The Plant Weevil – Another Fall-Invading Pest
By Chris Williams on October 30, 2014.
At this time of year, we’re often talking about fall-invading insects such as stink bugs, lady beetles, and western conifer seed bugs. There are a number of insects like these that are normally found outside feeding on plants, but that move into homes in the fall with the idea of spending the winter in comfort (see Plant Pests Are Getting Ready to Move Into Your Home!)
There’s one fall invader that we don’t see as often, but that in the right situation, can be an annoying pest – plant weevils. Weevils are a type of beetle. You probably know them as food pests in the kitchen. These weevils that enter homes in the fall are related but they feed on outdoor plants such as azalea, holly, privet, rhododendron, and yew, or on trees such as oaks, sycamore, and dogwood. Plant weevils that move indoors and infest homes include the strawberry root weevil, black vine weevil, yellow poplar weevil, Asiatic oak weevil, Japanese weevil, and two-banded Japanese weevil.
In most yards, plant weevils are a minor problem and may never be noticed either inside or out. But, homes that have lots of azaleas, rhododendrons, or other host plants around the foundation may find weevils crawling up outside walls (they don’t fly) and entering around doors, windows, or along the roof line. Once inside, the weevils hide in cracks and crevices, behind baseboards or drapes, in attics, or are sometimes found in sinks, tubs, or other places with water. They don’t bite or do any damage indoors.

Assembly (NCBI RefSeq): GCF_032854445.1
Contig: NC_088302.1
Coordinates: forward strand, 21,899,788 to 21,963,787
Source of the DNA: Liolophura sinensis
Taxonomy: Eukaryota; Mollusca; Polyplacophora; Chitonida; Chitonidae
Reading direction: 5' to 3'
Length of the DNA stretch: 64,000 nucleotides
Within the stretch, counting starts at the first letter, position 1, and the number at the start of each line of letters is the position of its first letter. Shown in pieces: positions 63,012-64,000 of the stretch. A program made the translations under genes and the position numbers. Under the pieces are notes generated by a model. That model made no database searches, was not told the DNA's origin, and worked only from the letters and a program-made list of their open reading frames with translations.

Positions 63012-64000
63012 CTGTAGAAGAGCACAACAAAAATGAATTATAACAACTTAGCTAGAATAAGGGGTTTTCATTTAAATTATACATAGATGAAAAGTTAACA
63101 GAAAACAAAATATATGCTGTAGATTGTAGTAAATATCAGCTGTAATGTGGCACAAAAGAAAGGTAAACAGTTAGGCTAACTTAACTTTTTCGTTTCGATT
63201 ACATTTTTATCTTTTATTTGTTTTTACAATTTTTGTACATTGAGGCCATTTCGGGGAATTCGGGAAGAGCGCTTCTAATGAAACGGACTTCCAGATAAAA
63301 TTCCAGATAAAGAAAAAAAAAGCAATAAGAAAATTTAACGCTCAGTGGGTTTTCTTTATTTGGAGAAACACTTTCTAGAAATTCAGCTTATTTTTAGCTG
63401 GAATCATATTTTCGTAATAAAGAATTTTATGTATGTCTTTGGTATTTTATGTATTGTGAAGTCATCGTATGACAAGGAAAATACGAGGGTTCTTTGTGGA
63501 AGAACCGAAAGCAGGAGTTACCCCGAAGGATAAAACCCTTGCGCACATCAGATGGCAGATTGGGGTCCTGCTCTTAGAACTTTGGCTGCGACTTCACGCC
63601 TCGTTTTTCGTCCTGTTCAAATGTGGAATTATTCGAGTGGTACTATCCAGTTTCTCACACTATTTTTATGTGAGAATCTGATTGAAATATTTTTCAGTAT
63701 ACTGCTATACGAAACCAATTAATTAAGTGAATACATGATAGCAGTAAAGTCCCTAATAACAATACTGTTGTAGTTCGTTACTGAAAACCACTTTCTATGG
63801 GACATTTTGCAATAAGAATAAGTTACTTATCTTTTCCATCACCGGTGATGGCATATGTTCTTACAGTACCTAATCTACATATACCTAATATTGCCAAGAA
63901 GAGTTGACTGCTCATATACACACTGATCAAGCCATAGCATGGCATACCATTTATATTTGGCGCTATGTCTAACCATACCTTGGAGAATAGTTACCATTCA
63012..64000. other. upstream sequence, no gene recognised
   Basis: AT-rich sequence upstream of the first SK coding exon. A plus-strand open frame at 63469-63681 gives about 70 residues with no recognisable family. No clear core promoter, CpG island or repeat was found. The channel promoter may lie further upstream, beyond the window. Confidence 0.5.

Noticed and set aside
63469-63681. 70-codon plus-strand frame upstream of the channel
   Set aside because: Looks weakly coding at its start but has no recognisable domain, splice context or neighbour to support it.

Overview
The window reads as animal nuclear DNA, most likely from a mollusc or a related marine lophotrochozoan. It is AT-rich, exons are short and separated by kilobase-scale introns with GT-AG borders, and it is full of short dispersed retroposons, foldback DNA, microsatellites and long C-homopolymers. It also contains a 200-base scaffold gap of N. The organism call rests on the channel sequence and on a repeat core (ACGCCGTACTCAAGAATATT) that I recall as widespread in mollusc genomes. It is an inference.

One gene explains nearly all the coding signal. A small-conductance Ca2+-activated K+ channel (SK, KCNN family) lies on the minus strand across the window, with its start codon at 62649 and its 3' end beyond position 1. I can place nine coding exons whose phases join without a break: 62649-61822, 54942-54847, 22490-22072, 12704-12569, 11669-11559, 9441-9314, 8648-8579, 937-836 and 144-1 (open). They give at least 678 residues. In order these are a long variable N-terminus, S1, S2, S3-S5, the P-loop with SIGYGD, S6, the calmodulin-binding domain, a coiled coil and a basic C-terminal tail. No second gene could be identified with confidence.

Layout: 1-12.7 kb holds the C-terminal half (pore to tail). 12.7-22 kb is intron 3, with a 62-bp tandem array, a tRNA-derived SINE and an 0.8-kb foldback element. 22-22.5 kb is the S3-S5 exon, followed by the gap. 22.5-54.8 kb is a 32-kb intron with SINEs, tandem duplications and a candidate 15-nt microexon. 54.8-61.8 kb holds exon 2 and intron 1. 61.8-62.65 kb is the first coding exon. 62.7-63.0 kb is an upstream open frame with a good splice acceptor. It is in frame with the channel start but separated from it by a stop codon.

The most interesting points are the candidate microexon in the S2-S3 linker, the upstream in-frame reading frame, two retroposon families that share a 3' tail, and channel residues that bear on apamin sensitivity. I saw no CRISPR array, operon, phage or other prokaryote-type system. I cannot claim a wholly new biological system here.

Do I Have Plant Weevils Outside?
Weevils have a hard body with a unique shape. The head ends in an elongated snout with chewing mouthparts at the tip. They’re about ¼ to 1/2 inch long and usually brownish-black.
Adult weevils are hard to find since they feed on leaves mostly at night and drop to the ground when their host plant is disturbed. You can tell if your plants are infested with weevils by looking at individual leaves. These weevils eat semi-circular notches out of the outer edge of the leaf. Weevil larvae feed underground on the roots of the plants, sometimes damaging them severely.
What Can You Do About Invading Weevils?
Like most fall invaders, these weevils are difficult to control indoors with insecticides because they hide in lots of different places. A vacuum may be the better choice. Destroying undesirable host plants such as wild strawberries or brambles is a good option, but people usually want to keep their expensive foundation plantings. The host plants can be treated with insecticide in the summer. As always, weather-proofing doors and windows, screening vents, and caulking openings will help keep plant weevils and other fall invaders out.
At Colonial, we offer a Preventative Maintenance Program which can keep plant weevils and other fall-invading insects out of your home. We apply a preventative barrier treatment around the outside of your home, twice a year to offer all-year protection. See Our Preventative Maintenance Program Keeps Pests Away Year Round. Our motto is “Hear no weevil, see no weevil!”
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